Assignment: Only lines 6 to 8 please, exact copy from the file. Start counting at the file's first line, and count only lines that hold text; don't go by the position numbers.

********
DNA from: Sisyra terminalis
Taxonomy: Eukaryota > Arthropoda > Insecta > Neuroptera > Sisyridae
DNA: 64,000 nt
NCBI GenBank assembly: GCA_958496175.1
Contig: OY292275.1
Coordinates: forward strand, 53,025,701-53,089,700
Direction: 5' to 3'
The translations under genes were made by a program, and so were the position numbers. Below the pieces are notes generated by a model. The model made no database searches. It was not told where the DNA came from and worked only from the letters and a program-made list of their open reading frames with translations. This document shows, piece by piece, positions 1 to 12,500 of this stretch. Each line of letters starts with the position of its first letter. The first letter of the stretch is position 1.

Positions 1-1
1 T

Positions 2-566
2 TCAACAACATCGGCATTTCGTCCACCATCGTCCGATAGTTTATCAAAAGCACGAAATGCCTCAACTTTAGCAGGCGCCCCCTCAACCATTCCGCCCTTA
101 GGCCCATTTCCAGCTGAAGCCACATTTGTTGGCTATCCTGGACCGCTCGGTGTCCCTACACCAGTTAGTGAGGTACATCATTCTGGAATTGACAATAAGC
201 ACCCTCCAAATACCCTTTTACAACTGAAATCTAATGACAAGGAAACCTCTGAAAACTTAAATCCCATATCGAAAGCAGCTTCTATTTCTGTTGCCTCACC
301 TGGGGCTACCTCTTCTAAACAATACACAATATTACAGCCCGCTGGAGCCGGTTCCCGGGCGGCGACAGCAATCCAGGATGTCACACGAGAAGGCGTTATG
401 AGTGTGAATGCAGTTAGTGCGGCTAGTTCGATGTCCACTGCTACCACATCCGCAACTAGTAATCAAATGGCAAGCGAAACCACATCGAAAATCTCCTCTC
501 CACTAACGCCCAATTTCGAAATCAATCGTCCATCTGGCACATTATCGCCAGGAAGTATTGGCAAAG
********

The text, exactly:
Coordinates: forward strand, 53,025,701-53,089,700
Direction: 5' to 3'
The translations under genes were made by a program, and so were the position numbers. Below the pieces are notes generated by a model. The model made no database searches. It was not told where the DNA came from and worked only from the letters and a program-made list of their open reading frames with translations. This document shows, piece by piece, positions 1 to 12,500 of this stretch. Each line of letters starts with the position of its first letter. The first letter of the stretch is position 1.